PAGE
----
Interesting article - you sure have "ruffled some feathers". By the way, I had an extremely hard time finding your website, even knowing where you are located and the surrounding areas. If you're an SEO expert, that was pretty disappointing to see. If you can't optimize your own site for Google searches, I'm curious as to how you can do it for your clients...?? In a quick view of your client portfolio, I searched for many of the very industries each of your clients are in. Sad to say, I didn't find many of them on the first page of Google. Hmmmmm.....

Finally, I also agree that the "put down" of companies that are growing is very self-serving. I'm curious - did you "build" your company through only referrals? Have you never "cold called" anyone?

Unfortunately I must disagree with this post, I have been doing SEO for almost 20 years and have a great reputation and a great product. My sales people cold call and all of my 300+ clients are very happy. I have taught SEO for about 8 years to webmasters, Did an elearning site for Dell and helped finally stop spending money on all the TV commercials. so while cold calling and email have a bad reputation both allow qualified companies to contact people and sell products that are very worthwhile, my customers would read this and say, "Well, I got cold called but my profits are up and so are my leads.

You know, the advice is good for SEO freelancers but not for the company who wants to increase their SEO business. However, the key takeaways from this article could be -

1. Go with the SEO reputation
2. Make sure that SEO is not hungry for business
3. Beware of spamming from SEO experts.

Thanks, everyone, for the comments!

It's very interesting to look at the strong split in opinions here in the comments. Your comments have all been very interesting to read.

Shawn - Just so you know, my company doesn't sell SEO as a standalone service. I don't consider myself an SEO expert. In fact (and this is rather timely), a respected business men's association is publishing a series of interviews with me this month and they wanted to link to me with the exact words you mention "SEO expert". I specifically asked them not to, and explained that I view people like Aaron Wall as true experts in this discipline. This is why, in writing the above piece, I expanded my categorization to include Local SEO, website design, etc. Many of our clients come to us through our website, many come from referrals, and I did want to take a moment to explain to you that, if you take a gander at my site, you'll see that we don't offer SEO as a unique service; rather, its disciplines are incorporated into the work we do. You seemed upset about this, and I hope my explanation helps you to better understand where I'm coming from in this discussion.

Thanks again, all, for contributing your experiences and good ideas to this post!


Great post and an appropriate followup to Matt's post. I am the sales guy at our small firm and throughout my sales career I have avoided cold calling as much as possible because I feel that there are better uses of my time. So I think the point to make here is may not to ban cold calling but to temper your expectations. Don't expect to get business from that prospect until that cold call have become a very, very warm call. Honestly though, does anyone really like to cold call? Why not find better things to do and network the old fashioned way, especially since this is the way the small businesses who are unaware of the advantages of SEO are doing it.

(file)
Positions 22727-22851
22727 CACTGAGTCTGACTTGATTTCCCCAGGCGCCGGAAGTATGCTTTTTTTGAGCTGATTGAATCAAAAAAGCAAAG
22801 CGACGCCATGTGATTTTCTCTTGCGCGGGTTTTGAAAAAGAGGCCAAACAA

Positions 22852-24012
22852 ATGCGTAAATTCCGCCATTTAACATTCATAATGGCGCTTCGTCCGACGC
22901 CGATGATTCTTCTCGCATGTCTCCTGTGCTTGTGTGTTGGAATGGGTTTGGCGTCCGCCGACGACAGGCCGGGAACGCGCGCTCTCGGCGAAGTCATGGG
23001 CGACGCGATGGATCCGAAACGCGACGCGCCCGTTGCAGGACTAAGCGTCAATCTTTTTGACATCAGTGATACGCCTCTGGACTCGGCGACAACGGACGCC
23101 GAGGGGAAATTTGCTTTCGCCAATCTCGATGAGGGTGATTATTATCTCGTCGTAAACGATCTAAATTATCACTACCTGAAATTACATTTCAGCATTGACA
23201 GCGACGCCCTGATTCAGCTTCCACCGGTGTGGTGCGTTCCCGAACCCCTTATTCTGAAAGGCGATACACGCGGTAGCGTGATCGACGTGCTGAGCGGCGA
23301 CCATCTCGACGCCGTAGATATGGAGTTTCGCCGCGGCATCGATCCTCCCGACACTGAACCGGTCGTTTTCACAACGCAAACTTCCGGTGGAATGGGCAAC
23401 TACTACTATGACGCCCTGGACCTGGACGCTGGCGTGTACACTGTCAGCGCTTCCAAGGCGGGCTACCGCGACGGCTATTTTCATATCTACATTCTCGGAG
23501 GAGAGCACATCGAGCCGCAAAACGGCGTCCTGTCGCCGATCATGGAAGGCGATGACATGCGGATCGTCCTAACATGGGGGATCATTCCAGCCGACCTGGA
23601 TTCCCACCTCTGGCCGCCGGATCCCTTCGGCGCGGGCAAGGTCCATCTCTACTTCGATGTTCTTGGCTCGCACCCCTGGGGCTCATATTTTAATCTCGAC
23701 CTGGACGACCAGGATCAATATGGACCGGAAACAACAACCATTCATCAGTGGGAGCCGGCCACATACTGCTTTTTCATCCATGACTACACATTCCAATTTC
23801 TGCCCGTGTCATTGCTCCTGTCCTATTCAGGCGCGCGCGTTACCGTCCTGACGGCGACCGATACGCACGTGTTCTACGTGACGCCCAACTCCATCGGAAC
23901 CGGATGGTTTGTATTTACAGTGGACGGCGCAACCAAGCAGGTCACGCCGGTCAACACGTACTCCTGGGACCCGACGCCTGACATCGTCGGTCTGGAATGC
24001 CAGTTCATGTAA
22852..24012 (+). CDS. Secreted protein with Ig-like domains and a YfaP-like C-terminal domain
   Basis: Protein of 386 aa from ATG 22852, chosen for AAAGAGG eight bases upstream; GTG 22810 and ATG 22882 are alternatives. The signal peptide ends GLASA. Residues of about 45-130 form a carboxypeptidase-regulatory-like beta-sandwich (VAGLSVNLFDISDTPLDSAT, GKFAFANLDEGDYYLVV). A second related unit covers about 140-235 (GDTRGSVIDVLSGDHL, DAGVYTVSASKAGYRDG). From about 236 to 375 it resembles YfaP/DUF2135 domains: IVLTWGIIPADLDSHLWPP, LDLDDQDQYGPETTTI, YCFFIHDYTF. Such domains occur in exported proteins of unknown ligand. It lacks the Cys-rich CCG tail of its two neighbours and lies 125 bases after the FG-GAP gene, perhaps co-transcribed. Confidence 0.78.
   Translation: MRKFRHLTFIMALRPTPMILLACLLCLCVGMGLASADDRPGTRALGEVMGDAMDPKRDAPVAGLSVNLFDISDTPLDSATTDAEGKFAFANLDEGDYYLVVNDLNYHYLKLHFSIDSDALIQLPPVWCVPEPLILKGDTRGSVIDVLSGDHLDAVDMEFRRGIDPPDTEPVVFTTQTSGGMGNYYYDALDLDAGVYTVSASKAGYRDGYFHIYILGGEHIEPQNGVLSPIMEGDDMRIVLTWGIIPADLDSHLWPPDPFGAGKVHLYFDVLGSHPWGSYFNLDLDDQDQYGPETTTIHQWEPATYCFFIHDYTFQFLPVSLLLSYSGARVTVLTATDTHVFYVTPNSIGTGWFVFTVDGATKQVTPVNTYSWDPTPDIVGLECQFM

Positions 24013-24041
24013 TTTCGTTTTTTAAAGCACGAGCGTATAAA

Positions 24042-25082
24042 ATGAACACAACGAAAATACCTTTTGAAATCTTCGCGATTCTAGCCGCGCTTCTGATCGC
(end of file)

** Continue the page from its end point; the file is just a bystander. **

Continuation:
Your wooden toy client anecdote really spoke to me as I am also a small business owner who makes custom furniture and to have someone take advantage of my baby would break my heart. So the real tip is treat your customer's business like your own business.


As you know I was one of those who objected to Matt's point about cold-callers. I have to take issue with a couple of your points.

"if you're having to rely on leafleting or telephoning people, you aren't really using the web the way you are supposedly urging your clients to do. There's something a bit odd about that."

At the same time, you mention in your article that 50% (likely more) of small businesses don't have websites. We're not always dealing with the web-savvy clientele, hence the need to reach out through more traditional means. Isn't it better to save them from having to first experience the $9.99 site builder horror before coming to us to fix their mess?

Secondly, I find it hard to believe that as a fan of small businesses you would really object to our type of cold calling. We don't "run our fingers down the phone book", and I certainly don't have a large sales team with lots of free time. Here's an example of our approach: Recently I saw a full-page back cover ad in a local paper from an HVAC company near to where I live. The owner had taken the time to write a personal letter to the neighbourhood, which I enjoyed. I visited their website and found a tiny, poorly designed site with JS navigation. Since I know a bit about the HVAC industry, am a 5th generation small biz owner and love all small biz success stories I reached out to the owner to explain that his JS nav and iframe design was not likely to help him reach his full potential.